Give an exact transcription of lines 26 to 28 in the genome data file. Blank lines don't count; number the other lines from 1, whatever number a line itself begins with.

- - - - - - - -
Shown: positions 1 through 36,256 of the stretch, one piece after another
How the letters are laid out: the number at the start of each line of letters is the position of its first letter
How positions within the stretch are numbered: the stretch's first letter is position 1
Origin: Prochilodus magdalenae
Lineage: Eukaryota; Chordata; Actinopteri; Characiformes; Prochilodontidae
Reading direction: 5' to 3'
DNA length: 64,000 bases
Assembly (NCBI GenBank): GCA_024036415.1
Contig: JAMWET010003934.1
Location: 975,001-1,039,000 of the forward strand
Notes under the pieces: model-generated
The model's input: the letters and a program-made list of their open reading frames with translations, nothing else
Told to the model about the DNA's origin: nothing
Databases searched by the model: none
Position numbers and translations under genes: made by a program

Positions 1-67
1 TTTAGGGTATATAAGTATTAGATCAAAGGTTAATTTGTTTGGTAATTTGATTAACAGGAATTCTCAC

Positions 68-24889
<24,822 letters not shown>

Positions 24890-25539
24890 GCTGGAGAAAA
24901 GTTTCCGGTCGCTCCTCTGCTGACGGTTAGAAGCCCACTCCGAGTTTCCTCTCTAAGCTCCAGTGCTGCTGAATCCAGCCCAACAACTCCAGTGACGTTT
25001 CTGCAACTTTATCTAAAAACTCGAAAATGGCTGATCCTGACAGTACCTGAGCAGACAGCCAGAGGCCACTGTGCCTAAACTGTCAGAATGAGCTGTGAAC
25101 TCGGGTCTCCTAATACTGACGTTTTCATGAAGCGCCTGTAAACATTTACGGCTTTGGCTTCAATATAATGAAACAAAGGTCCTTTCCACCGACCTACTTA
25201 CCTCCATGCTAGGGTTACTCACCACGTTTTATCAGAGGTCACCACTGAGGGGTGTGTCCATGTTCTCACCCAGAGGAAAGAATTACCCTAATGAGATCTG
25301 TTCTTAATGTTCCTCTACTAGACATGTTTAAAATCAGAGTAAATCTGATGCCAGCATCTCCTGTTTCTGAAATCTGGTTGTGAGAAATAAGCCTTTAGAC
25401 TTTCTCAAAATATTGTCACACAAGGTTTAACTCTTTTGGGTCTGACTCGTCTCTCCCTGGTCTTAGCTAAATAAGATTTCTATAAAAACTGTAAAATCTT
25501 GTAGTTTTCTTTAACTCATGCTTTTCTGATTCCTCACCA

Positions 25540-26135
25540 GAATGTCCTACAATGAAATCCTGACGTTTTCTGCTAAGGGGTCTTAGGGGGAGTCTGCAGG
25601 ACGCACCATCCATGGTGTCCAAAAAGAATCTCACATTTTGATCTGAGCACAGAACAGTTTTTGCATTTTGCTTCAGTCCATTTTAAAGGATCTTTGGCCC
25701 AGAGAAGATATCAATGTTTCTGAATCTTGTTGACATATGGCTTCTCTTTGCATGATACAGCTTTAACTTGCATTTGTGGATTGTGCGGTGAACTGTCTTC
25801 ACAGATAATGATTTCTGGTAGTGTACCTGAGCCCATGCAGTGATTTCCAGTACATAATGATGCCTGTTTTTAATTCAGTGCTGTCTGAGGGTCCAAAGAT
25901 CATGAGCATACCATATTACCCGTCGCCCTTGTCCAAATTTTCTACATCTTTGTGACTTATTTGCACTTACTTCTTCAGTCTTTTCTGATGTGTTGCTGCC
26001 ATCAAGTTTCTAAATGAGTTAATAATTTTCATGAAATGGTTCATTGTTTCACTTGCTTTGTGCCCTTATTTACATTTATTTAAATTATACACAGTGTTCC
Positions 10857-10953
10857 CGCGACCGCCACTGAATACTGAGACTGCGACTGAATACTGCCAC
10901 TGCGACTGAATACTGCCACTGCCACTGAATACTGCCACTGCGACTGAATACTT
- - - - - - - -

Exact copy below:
25301 TTCTTAATGTTCCTCTACTAGACATGTTTAAAATCAGAGTAAATCTGATGCCAGCATCTCCTGTTTCTGAAATCTGGTTGTGAGAAATAAGCCTTTAGAC
25401 TTTCTCAAAATATTGTCACACAAGGTTTAACTCTTTTGGGTCTGACTCGTCTCTCCCTGGTCTTAGCTAAATAAGATTTCTATAAAAACTGTAAAATCTT
25501 GTAGTTTTCTTTAACTCATGCTTTTCTGATTCCTCACCA